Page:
Depression, anxiety lower for Illinois kids than rest of the nation
Depression and anxiety among Illinois children declined between 2016 and 2020, while nationally the number climbed to more than 25 percent. That’s according to data released Monday in the Annie E. Casey Foundation’s Kids Count data book for 2022.
In 2020, almost 9% of children were struggling with anxiety or depression in 2020, which accounts for 213,000 children. But it is likely numbers were underreported, said Cassie Davis, manager of data and research at the YWCA of Metropolitan Chicago, which is the Illinois grantee for procuring the Kids Count data.
The estimates only represent children who have been diagnosed with or reported to have mental health issues.
“We're taking a lot of steps in the right direction, we just have to keep making sure that this is an issue that we're centering across the state,” Davis said. She said numbers are not as rosy for children of color or those in rural areas.
In Illinois, 3% of children are uninsured, which is about 95,000 children.
Lack of access is a factor because more than eighty of the state’s 102 counties lack a psychiatrist who specializes in children’s mental health.
She said the state leader is trying to improve access to kids’ mental health providers, she said. A children's mental health partnership has been at work and reports its findings to Gov. JB Pritzker,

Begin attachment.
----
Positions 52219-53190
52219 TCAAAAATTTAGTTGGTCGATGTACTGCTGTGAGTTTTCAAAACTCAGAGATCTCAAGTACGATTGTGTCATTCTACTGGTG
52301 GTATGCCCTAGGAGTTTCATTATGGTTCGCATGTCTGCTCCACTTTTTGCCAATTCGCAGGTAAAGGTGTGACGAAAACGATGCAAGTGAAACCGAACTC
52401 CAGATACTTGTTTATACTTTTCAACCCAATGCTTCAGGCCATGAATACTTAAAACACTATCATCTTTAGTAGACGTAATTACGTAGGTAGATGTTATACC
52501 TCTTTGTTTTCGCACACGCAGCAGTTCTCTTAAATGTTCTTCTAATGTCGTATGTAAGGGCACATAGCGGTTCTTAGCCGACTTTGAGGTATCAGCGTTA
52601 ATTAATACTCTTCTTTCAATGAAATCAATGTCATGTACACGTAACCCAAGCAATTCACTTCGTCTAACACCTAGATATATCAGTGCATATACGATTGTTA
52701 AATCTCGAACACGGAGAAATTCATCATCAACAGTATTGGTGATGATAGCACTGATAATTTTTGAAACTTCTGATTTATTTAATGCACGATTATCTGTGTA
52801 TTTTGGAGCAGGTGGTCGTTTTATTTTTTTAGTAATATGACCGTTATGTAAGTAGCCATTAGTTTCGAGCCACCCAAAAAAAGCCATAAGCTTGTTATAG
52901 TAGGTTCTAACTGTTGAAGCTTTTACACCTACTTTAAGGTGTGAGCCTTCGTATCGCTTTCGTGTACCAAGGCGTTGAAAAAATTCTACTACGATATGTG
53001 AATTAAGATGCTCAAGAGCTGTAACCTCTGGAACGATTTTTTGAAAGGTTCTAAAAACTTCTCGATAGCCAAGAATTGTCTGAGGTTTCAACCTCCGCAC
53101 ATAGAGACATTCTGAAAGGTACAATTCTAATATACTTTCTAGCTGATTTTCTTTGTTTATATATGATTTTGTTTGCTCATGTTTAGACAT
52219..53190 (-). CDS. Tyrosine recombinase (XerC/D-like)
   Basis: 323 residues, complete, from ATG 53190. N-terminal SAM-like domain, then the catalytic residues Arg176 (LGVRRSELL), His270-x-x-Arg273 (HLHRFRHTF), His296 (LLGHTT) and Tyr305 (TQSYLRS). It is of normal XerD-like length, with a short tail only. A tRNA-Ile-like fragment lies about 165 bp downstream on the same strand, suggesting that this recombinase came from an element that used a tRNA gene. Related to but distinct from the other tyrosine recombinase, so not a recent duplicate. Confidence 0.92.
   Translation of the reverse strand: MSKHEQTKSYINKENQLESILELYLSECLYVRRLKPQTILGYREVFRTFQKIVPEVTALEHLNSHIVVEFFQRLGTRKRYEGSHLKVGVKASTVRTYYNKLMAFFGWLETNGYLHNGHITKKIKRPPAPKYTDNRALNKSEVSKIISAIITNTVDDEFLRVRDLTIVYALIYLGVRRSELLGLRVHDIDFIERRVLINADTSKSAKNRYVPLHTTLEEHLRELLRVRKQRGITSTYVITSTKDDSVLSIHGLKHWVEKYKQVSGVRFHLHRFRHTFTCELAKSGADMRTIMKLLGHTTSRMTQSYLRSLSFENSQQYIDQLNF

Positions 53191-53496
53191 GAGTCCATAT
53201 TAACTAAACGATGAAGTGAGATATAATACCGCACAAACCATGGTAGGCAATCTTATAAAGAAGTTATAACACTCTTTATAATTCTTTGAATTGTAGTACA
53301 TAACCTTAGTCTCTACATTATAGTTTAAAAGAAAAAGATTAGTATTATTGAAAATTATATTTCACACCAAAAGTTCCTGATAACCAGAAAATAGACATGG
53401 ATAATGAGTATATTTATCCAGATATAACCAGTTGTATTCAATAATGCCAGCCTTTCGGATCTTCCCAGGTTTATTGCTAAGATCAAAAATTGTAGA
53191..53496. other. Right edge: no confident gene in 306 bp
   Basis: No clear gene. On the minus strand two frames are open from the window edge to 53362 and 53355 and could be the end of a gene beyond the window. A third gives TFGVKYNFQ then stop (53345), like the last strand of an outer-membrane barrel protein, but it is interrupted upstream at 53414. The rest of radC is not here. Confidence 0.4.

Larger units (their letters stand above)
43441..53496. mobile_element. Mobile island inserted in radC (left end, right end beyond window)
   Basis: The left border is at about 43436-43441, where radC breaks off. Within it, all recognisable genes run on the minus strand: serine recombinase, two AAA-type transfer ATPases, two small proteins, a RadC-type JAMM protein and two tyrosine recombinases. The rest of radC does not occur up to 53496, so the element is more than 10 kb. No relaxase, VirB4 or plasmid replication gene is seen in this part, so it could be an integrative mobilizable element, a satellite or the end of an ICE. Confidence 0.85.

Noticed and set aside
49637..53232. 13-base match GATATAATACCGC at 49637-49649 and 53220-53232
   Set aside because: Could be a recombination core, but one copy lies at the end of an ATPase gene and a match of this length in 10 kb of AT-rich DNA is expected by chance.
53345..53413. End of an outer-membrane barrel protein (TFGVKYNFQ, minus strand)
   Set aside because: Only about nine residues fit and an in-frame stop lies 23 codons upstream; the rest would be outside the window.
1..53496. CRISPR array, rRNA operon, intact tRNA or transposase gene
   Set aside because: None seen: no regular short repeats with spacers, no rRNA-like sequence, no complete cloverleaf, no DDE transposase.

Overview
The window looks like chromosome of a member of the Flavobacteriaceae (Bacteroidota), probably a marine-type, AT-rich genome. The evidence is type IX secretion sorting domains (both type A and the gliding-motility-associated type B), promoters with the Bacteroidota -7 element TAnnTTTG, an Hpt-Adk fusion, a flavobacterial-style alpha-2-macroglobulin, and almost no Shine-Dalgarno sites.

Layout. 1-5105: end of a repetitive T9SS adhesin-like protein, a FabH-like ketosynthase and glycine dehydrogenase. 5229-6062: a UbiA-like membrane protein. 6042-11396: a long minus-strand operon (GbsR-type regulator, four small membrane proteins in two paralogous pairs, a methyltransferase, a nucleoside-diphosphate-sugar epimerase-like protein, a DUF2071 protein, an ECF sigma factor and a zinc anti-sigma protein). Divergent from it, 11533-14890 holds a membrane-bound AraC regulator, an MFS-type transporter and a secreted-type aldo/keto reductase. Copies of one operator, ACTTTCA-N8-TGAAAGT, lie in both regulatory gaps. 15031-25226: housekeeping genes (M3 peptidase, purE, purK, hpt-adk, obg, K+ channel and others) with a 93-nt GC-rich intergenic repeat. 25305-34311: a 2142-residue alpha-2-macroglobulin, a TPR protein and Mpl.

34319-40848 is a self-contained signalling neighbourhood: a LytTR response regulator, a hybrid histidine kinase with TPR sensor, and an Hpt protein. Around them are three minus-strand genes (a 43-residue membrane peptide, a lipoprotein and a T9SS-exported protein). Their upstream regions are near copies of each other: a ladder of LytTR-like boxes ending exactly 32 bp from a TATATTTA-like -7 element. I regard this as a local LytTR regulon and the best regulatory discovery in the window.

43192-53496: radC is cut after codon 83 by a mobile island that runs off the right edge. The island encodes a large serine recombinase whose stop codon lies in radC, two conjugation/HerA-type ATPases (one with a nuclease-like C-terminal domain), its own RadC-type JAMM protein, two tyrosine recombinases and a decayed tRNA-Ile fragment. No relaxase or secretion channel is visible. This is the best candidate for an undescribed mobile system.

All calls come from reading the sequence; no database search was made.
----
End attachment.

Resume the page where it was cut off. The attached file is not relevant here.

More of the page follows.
She noted that Senate Bill 3617 in the latest legislative session was signed into law. ”That is hopefully going to address the shortage of mental health care providers, as well as make telehealth parity permanent,” she said.
Davis said, “Our solutions really need to focus on geography, and also racial ethnic identity. So, you know, I mentioned the current gaps in our counties lacking mental health care providers that specialize in children. That's an issue and so we really want a goal of increasing mental health care providers across counties."
“Telehealth is a very welcomed solution. But we just need to remember that broadband access needs to be equitable,’’ she said. ”So, I'm thinking of rural households of some low income households, just making sure that they have internet access to be able to access those telehealth abilities is really important."
“We know that it makes parents and children have long travel times, (which means) time off of work. And then, just really remembering that when we're increasing the supply of providers, we really need to make sure that we're having providers that are culturally responsive, responsive to the identities and the social needs, and languages of the children that are needing care,’’ she said.
“We know from the data book and other data that children of color experienced mental health in different ways. And so having more providers of color that they can relate to and identify with, will make sure that they're having the best care possible, “ she said.
Meanwhile, Illinois ranked 23rd overall in children’s well being, but the state ranked 12th in education.
Davis said the state has made what she called “a huge commitment", especially in early childhood education.
“I think that that just speaks volumes to when we invest in programs and really commit ourselves, we can offer the best to our children and their families,” she said.
The Casey Foundation looked at how many children aged three and four were not in school; fourth graders not proficient in reading; eighth graders not proficient in math; and high school students not graduating on time.